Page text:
Energy storage is becoming increasingly important in solar installations, and many renewable energy projects, including wind farms and others, are incorporating storage into their design.
Figuring out the value achieved by adding storage to a project may not be readily apparent at first glance, but for the right projects in the right locations, it can pay significant dividends to your operations over time. It’s important to determine not only whether the economics of adding storage to a project makes sense, but also whether the operations and maintenance of a solar array or other renewable energy project will be impacted by adding a storage mechanism.
Is adding storage worth the upfront investment? When large consumers “go solar,” it’s typically through a power purchase agreement (PPA) that comes in the form of a dollar-per-kilowatt-hour rate. When you’re financing storage along with solar, that increases the total amount of capital you have to expend, and because the storage is replenished by the solar solution, it will erode some of the kWh the solution produces. Explained that way, it seems like you’re paying more for less.
But while storage might add to the initial cost of a solar solution, it allows heavy energy consumers to address a greater percentage of their electricity costs. With just a solar solution, you might be able to offset 60% of your bill—the volumetric charges. Storage allows you to potentially address another 35%, which is based on capacity and demand charges.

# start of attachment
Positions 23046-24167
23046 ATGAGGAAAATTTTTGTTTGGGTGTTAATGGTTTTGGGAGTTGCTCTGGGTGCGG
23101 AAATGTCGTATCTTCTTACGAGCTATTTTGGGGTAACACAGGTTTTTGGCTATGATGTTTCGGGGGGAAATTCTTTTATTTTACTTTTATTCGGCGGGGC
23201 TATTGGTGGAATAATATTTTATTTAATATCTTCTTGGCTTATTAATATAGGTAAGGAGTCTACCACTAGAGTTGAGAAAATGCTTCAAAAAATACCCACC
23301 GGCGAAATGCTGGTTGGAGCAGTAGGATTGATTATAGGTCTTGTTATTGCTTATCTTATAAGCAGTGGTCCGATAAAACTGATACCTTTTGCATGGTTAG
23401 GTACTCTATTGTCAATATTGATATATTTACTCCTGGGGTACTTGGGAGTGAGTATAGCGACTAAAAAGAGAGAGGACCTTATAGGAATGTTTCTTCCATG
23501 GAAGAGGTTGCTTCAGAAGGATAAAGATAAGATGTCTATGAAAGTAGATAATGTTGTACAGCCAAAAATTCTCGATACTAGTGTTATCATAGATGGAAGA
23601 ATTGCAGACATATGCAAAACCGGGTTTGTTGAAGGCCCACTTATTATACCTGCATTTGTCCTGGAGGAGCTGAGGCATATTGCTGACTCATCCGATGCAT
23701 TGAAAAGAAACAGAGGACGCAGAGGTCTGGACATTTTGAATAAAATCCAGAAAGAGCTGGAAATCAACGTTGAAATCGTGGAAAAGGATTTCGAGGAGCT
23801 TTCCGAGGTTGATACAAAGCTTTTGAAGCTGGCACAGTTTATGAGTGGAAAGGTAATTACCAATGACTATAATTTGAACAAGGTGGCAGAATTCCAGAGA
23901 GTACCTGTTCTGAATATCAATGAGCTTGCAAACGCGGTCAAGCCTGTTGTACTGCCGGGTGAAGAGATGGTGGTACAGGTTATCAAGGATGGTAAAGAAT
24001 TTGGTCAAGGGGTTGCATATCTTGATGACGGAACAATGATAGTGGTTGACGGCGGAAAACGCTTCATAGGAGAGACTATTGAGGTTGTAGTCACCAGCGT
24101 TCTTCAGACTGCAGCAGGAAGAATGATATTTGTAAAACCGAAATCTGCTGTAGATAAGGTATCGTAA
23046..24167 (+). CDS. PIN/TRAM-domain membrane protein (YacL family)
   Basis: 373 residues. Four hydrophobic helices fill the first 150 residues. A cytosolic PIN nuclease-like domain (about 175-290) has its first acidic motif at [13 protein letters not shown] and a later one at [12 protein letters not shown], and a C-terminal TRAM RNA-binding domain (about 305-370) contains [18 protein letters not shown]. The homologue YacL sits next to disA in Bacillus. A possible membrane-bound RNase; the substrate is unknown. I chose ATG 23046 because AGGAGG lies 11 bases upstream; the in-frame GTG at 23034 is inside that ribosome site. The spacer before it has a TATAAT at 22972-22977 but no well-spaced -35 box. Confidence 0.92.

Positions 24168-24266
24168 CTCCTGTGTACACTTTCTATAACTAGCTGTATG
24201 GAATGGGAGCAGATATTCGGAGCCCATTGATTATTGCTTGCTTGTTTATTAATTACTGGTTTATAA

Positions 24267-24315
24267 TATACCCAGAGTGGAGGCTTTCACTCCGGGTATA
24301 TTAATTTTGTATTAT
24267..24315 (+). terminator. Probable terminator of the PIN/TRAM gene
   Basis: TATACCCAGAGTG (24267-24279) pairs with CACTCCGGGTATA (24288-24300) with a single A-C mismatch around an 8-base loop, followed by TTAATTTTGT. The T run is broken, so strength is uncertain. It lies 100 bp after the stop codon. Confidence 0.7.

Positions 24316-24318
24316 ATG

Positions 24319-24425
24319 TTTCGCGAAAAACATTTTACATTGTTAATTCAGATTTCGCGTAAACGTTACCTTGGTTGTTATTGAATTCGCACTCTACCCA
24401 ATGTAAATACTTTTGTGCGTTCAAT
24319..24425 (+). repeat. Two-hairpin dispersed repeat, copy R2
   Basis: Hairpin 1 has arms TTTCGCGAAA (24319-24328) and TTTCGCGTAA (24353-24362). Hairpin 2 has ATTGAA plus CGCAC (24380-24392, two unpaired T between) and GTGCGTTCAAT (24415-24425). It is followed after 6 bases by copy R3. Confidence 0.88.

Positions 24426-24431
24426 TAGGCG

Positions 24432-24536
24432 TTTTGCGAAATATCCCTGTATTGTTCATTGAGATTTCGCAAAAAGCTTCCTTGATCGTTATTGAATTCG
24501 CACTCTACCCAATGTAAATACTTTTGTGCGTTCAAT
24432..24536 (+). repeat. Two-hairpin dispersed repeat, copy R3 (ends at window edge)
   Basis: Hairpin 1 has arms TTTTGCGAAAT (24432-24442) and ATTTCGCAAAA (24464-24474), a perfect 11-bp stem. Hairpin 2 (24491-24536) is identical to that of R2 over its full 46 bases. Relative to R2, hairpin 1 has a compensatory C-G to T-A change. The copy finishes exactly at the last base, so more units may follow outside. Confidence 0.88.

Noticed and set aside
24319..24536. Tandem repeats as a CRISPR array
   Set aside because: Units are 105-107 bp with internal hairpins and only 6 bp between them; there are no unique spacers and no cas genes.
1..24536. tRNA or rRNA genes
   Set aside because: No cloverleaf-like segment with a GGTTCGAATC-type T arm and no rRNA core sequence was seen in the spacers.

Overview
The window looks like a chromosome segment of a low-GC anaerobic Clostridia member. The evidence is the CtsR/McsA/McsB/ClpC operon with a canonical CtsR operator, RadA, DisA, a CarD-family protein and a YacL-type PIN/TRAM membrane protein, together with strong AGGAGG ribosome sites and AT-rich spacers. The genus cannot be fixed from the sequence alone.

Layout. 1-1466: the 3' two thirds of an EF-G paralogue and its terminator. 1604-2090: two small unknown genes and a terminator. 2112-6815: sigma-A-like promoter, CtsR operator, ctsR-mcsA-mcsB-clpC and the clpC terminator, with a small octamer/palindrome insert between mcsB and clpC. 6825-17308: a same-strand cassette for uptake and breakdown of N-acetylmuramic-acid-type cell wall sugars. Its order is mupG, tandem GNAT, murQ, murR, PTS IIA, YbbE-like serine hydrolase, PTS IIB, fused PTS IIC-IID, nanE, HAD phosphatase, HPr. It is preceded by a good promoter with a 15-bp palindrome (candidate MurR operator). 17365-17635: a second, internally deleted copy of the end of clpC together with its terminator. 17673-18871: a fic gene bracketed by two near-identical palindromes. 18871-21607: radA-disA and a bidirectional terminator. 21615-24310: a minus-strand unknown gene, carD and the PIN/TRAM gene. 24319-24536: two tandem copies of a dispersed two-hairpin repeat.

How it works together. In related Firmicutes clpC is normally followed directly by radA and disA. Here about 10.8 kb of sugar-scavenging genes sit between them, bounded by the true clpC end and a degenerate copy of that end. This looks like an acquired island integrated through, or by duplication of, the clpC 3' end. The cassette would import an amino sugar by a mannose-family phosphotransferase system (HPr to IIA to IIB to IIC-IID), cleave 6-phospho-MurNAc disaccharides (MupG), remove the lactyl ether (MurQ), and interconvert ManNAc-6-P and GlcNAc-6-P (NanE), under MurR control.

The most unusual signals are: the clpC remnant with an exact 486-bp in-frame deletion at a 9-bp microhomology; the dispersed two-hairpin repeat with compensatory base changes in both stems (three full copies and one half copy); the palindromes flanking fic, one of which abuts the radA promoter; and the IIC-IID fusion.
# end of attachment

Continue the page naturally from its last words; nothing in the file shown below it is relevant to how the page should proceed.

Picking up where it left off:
Thus, while the overall cost of the solar and storage system is higher, the aggregate cost of the system and the charges from the incumbent utility are lower, providing a net benefit. Larger energy consumers are charged for both the kWh they consume, as well as the maximum amount of energy they need available at any time. Storage enables the system to lower the cost of peak demand by storing energy at off-peak times when it’s cheaper, and dispatching it during peak times when it’s worth more, often saving on both peak energy and maximum demand costs simultaneously.
Calculating the Cost Savings
Measuring the value of storage is a bit more complex than showing the value of a solar array. Rather than showing generation from a single meter (as you do with solar), you need to triangulate the meters on the solar and storage project with the utility meter to recreate what electricity costs would have been in the absence of storage. The value is in subtracting the costs of status quo operation from your electric bill.
Finding historical data to estimate savings ahead of time can be challenging. It’s easy to see on a bill how many kWh a facility used over a year, but with storage, you need all the data over 15-minute intervals. While this data is becoming increasingly more accessible, it can still be tough to collect efficiently.
Fortunately, there are software platforms that digest data from 3,000 different utilities. This allows your partner to analyze the potential value of storage, and propose a certain system size. It all rides on the shape of the load and how much potential value storage can add based on your peaks in usage.
Location plays a major role in the value of storage. In areas with utilities that use dynamic, variable time-of-use energy and demand rates, and especially in areas with a combination of incentives and regulatory policies that favor storage, it can deliver a lot of value. California has led the way in terms of incentive and policy programs that have since made their way to New York, Massachusetts, and other states.
1. This 250-kW/500-kWh Samsung Sungrow energy storage system was installed by Distributed Solar Development at Windsor High School in Windsor, California. Courtesy: Distributed Solar Development